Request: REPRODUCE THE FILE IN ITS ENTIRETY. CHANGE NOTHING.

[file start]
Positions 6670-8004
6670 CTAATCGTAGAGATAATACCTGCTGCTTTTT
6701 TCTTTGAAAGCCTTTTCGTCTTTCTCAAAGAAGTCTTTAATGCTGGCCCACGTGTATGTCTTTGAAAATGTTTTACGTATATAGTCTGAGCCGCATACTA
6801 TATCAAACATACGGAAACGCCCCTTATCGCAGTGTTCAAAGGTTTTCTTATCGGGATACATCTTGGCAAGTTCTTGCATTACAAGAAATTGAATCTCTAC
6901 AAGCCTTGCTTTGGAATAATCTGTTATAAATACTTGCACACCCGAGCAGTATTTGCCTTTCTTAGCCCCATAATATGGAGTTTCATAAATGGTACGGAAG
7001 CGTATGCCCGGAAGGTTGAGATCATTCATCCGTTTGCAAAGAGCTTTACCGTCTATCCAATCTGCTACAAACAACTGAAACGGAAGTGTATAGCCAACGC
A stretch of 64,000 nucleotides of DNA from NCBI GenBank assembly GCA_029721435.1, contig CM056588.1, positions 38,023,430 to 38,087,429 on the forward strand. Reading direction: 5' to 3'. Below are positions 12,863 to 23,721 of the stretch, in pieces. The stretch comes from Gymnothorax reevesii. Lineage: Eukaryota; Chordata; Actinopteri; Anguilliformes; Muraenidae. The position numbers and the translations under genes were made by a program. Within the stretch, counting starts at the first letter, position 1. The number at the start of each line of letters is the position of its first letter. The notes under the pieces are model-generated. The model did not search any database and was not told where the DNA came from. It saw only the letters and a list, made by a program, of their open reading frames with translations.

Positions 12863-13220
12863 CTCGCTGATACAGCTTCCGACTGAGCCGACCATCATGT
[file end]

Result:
Positions 6670-8004
6670 CTAATCGTAGAGATAATACCTGCTGCTTTTT
6701 TCTTTGAAAGCCTTTTCGTCTTTCTCAAAGAAGTCTTTAATGCTGGCCCACGTGTATGTCTTTGAAAATGTTTTACGTATATAGTCTGAGCCGCATACTA
6801 TATCAAACATACGGAAACGCCCCTTATCGCAGTGTTCAAAGGTTTTCTTATCGGGATACATCTTGGCAAGTTCTTGCATTACAAGAAATTGAATCTCTAC
6901 AAGCCTTGCTTTGGAATAATCTGTTATAAATACTTGCACACCCGAGCAGTATTTGCCTTTCTTAGCCCCATAATATGGAGTTTCATAAATGGTACGGAAG
7001 CGTATGCCCGGAAGGTTGAGATCATTCATCCGTTTGCAAAGAGCTTTACCGTCTATCCAATCTGCTACAAACAACTGAAACGGAAGTGTATAGCCAACGC
A stretch of 64,000 nucleotides of DNA from NCBI GenBank assembly GCA_029721435.1, contig CM056588.1, positions 38,023,430 to 38,087,429 on the forward strand. Reading direction: 5' to 3'. Below are positions 12,863 to 23,721 of the stretch, in pieces. The stretch comes from Gymnothorax reevesii. Lineage: Eukaryota; Chordata; Actinopteri; Anguilliformes; Muraenidae. The position numbers and the translations under genes were made by a program. Within the stretch, counting starts at the first letter, position 1. The number at the start of each line of letters is the position of its first letter. The notes under the pieces are model-generated. The model did not search any database and was not told where the DNA came from. It saw only the letters and a list, made by a program, of their open reading frames with translations.

Positions 12863-13220
12863 CTCGCTGATACAGCTTCCGACTGAGCCGACCATCATGT